"But it was at the beginning (of the crash), and getting the bank to talk was impossible. They just kept sending me these nonsensical packages," he said. "I couldn’t talk to anybody who had any kind of answer, so I ended up asking them to take back the property."

Bailey’s home was formally foreclosed on in July 2010. He became a renter, and stayed one until September, when he closed on his new home in The Paseos in Summerlin.

To make the deal happen, Bailey put down 20 percent and is paying a little more than 6 percent interest. He also had to pay 3 percent of his mortgage’s value in loan-origination fees, compared with 1 percent to 2 percent for the average buyer.

The cost was worth it for him.

"I just wanted to be a homeowner again," he says. "I wanted to do my own flooring and landscaping and have that pride of ownership. I wanted to have an asset."

Observers say more and more locals want the same thing.

"People who have been in that situation (default) are actually anxious to buy," Gorman says. "They’re nervous not to buy. They’re worried that prices are possibly going up. A lot of people lost a lot in the housing bust. Today’s prices and interest rates potentially make it possible to make some of that back up someday. I can’t help but think that today’s prospective buyer is thinking that."


Locals who have lived here five years or more have heard that refrain before: We’d better jump in now before we’re priced out! That panic drove people into a frothy market and set up the epic collapse.

Is it a good idea to follow that logic again, especially with potential buyers who have such a big, recent black mark on their record? After all, the vast majority of locals were never foreclosed on or short-sold their homes. Why gamble so soon on those who did?

Two reasons, experts say.

First, today’s lending climate is so strict that truly risky borrowers still can’t get a break.

"If someone got themselves into a situation that didn’t really work out, I’m not going to judge as to whether they’re worthy" of buying again, Gorman said. "But if they’re financially capable of qualifying to buy in today’s much more difficult borrowing atmosphere, then I think they deserve a home."

Second, getting the market close to where it was before boom and bust depends on giving lower-risk buyers a second chance, said Bailey, who folded his family’s brokerage into Coldwell Banker Premier Realty, where he now works.

"Anything that normalizes the market is good," he said. "You should have a certain percentage of owner-occupiers, and a certain percentage of investors and tenants. Once that becomes normal, the whole system will work."

How normal the system might be, and how well it might work, are questions still up for debate.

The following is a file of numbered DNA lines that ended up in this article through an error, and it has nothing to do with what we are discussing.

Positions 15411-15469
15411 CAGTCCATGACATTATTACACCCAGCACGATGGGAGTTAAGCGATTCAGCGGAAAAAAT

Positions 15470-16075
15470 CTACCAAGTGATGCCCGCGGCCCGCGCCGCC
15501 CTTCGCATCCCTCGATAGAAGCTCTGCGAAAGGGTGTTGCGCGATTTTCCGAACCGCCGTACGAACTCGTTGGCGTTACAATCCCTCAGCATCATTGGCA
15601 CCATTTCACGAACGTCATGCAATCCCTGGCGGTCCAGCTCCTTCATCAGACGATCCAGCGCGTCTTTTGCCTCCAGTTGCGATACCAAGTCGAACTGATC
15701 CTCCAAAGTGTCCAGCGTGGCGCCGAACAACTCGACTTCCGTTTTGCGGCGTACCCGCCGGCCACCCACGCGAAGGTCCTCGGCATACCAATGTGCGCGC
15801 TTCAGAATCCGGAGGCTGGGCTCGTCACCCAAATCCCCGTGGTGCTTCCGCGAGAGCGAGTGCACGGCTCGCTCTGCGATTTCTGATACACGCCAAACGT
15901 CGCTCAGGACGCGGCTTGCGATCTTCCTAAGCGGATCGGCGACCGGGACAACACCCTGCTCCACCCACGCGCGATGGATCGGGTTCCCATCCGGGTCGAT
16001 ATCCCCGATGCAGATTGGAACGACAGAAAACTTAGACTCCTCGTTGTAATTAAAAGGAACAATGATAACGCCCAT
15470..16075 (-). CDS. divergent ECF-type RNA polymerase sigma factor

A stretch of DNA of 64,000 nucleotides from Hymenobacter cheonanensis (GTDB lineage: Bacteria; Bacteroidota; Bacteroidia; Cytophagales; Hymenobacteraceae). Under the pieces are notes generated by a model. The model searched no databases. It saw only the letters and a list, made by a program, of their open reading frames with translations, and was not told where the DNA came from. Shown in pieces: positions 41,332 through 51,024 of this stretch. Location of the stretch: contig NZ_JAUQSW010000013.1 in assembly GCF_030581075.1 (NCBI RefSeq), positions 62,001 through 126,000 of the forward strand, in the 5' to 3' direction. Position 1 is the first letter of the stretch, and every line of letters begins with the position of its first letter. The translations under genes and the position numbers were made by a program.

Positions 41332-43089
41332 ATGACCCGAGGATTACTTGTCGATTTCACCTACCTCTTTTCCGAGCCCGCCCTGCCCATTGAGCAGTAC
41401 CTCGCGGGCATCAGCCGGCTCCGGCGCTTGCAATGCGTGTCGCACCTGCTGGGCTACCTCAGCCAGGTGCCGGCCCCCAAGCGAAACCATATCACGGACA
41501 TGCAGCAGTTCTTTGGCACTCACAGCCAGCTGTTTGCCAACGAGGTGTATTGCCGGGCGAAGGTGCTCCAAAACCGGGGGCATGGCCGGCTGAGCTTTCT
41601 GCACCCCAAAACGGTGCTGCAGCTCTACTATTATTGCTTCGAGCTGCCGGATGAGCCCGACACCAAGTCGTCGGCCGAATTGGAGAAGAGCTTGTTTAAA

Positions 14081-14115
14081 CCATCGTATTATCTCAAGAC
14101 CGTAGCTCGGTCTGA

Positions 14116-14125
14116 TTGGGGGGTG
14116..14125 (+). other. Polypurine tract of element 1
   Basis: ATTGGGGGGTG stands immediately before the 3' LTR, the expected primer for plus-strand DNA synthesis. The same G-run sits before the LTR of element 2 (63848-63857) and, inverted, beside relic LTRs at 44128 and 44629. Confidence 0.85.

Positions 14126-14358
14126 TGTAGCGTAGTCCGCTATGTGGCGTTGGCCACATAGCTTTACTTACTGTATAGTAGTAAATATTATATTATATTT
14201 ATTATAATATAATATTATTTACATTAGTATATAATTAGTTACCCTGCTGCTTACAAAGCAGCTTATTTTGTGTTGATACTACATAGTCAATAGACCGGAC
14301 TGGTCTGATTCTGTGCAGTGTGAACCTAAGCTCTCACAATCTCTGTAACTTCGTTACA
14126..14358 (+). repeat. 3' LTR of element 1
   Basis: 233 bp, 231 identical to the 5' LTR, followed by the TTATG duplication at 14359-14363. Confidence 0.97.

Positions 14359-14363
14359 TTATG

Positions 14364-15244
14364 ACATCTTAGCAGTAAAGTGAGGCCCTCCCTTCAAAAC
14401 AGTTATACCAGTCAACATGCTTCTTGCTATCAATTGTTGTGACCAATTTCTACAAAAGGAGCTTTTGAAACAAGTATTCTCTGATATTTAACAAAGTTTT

Increasing numbers of local buyers who went through default won’t necessarily help solve one of the market’s big problems: vast tracts of abandoned homes. More than 85,000 of the Las Vegas Valley’s 771,000 houses, condos and apartments were empty in the second quarter, for a vacancy rate of 11.1 percent, according to the Center for Business and Economic Research at the University of Nevada, Las Vegas.

Empty housing stock won’t fall if more locals buy, because those buyers are simply vacating a rental to move into their new place.

It’s a net-zero for inventory, said Gordon, of Applied Analysis.

What would help is if boomerang buyers from California and other states begin moving here in larger numbers to buy and live in a home, Gordon said.

Even if boomerang buyers don’t dent the housing inventory, they could have an effect on communities across the valley.

"There are positives when you think about pride of ownership, which can positively impact neighborhoods, including some neighborhoods that were hard-hit in the downturn and became predominantly renter-occupied," Gordon said. "As the dynamic shifts, we may see increased investments in landscaping and other improvements that will have properties holding their value better or gaining ground."

It’s also important to have local buyers in place when investors stop buying more than half of the city’s listings, the way they are today, Piette said.

"People ask me if I think I’m making things worse" with second-chance loans, he said. "My response is, ‘I don’t think things can be any worse.’ We have to stop looking backward and start looking forward, and part of that is getting Nevadans back into houses."

Greg Bailey said getting back into a house was an end to a trial-by-fire that eventually made it possible for him to begin a new life.

"Now, I sit on my porch and look at my view of the city, and I feel like it just had to be," Bailey said. "There was a light at the end of the tunnel."

Contact reporter Jennifer Robison at or 702-380-4512. Follow @J_Robison1 on Twitter.

Downtown Summerlin hosts its annual Festival of Arts
People crowd to Downtown Summerlin for the 23rd annual Summerlin Festival of Arts in Las Vegas, Sunday, Oct. 14, 2018. (Caroline Brehman/Las Vegas Review-Journal)
Clark County educators debate alternative grading systems
Spring Valley High School principal Tam Larnerd, Spring Valley High School IB coordinator Tony Gebbia and retired high school teacher Joyce O'Day discuss alternative grading systems. (Marcus Villagran/Las Vegas Review-Journal) @marcusvillagran